To determine how often color doppler Ultrasound twinkling artifact is seen in various gallbladder pathologies and to determine if it can be used to distinguish between them.
METHOD AND MATERIALS
A total of 486 consecutive patients were prospectively studied with abdominal ultrasound. Grey-scale and color doppler images of all gallbladder walls and stones were obtained with the addition of spectral doppler in select cases. Each case was categorized as to whether the gallbladder wall was thin or thick, focally or diffusely thick, whether stones were present and whether comet-tail and twinkling artifact was seen. Relevant clinical data and the final ultrasound interpretation were noted. Pathologic follow-up is in progress.
No normal appearing thin wall twinkled (n•332). The comet-tail artifact was seen in 49 patients, 42 (85.7%) of which twinkled. Only 4.5% (2 of 44) of polyps twinkled. Thirty seven (27.8%) of 133 patients with gallstones twinkled. When the wall was thick and no comet-tails were seen, 3 (2.7%) of 112 twinkled. Three of 3 cancers did not twinkle. In 3 cases of wall thickening, twinkling was seen in the absence of comet-tails. In 5 cases, twinkling led to the discovery of subtle comet-tails which had previously been difficult to confirm; this discovery significantly altered the final ultrasound interpretation.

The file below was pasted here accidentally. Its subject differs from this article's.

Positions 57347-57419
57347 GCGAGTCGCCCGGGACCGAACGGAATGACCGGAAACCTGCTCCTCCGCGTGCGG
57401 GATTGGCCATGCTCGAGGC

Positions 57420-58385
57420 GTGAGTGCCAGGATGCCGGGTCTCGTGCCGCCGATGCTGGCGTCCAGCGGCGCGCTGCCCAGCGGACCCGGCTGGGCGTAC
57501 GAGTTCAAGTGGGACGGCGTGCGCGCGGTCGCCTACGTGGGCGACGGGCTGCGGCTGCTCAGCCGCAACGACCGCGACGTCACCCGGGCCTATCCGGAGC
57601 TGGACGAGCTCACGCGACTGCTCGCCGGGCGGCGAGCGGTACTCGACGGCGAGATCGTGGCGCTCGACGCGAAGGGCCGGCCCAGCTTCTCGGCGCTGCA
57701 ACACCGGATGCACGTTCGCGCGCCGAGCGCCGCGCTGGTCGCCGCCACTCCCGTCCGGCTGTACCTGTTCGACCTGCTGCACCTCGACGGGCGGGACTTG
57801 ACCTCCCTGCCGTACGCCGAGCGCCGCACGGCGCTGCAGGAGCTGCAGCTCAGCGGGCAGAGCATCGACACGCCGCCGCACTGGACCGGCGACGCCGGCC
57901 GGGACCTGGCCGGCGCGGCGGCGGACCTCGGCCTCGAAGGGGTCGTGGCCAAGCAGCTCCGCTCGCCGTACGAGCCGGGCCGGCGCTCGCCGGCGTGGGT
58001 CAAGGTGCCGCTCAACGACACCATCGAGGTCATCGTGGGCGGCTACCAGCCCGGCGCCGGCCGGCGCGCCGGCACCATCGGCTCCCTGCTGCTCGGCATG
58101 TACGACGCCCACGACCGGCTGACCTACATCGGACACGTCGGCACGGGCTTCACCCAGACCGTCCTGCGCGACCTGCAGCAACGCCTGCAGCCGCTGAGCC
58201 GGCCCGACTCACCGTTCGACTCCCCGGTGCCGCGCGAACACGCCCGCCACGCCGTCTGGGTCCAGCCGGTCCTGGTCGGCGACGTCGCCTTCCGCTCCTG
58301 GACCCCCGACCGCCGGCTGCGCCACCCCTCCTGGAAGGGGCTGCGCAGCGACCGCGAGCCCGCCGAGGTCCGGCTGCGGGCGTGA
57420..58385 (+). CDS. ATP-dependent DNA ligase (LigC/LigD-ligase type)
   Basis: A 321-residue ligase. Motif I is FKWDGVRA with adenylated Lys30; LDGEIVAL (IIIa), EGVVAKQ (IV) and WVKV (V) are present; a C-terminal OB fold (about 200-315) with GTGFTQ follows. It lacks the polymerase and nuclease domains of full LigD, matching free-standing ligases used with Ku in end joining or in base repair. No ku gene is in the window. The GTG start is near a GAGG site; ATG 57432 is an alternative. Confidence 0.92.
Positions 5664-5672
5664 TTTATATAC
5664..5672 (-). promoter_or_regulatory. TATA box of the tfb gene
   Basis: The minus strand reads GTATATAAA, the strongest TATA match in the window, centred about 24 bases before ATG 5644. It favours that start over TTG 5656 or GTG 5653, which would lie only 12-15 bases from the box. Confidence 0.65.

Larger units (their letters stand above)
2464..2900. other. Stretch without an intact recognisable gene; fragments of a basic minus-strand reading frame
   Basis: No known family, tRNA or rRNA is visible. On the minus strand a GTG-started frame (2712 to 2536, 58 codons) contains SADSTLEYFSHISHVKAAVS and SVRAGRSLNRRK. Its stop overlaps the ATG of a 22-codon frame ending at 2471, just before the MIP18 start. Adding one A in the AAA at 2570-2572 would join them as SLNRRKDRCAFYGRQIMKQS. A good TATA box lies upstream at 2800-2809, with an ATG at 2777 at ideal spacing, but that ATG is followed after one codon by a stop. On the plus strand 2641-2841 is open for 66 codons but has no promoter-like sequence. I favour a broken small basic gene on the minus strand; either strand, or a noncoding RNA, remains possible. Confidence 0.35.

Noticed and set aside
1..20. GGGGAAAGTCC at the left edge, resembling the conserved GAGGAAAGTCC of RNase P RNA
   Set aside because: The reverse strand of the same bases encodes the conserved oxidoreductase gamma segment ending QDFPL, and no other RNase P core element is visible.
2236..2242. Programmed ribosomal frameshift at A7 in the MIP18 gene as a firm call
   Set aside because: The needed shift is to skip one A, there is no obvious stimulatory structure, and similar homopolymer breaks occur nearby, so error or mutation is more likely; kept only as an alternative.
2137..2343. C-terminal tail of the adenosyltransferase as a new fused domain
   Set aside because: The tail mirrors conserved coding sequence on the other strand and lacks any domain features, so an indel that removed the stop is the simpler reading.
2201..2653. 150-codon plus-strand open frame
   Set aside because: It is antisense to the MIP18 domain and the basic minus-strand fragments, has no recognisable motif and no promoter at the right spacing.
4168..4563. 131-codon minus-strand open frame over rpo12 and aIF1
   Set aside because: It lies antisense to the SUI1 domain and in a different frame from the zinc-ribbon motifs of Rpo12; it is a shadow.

Twinkling is highly associated with comet-tail artifact (p<0.001) in the gallbladder wall (the latter having a known association with adenomyomatosis) and is infrequent in both normal and thick-walled gallbladders of various other etiologies. Twinkling can aid in the diagnosis of adenomyomatosis as it is often readily apparent even when comet-tails are absent or poorly seen and may help distinguish adenomyomatosis from other gallbladder pathologies.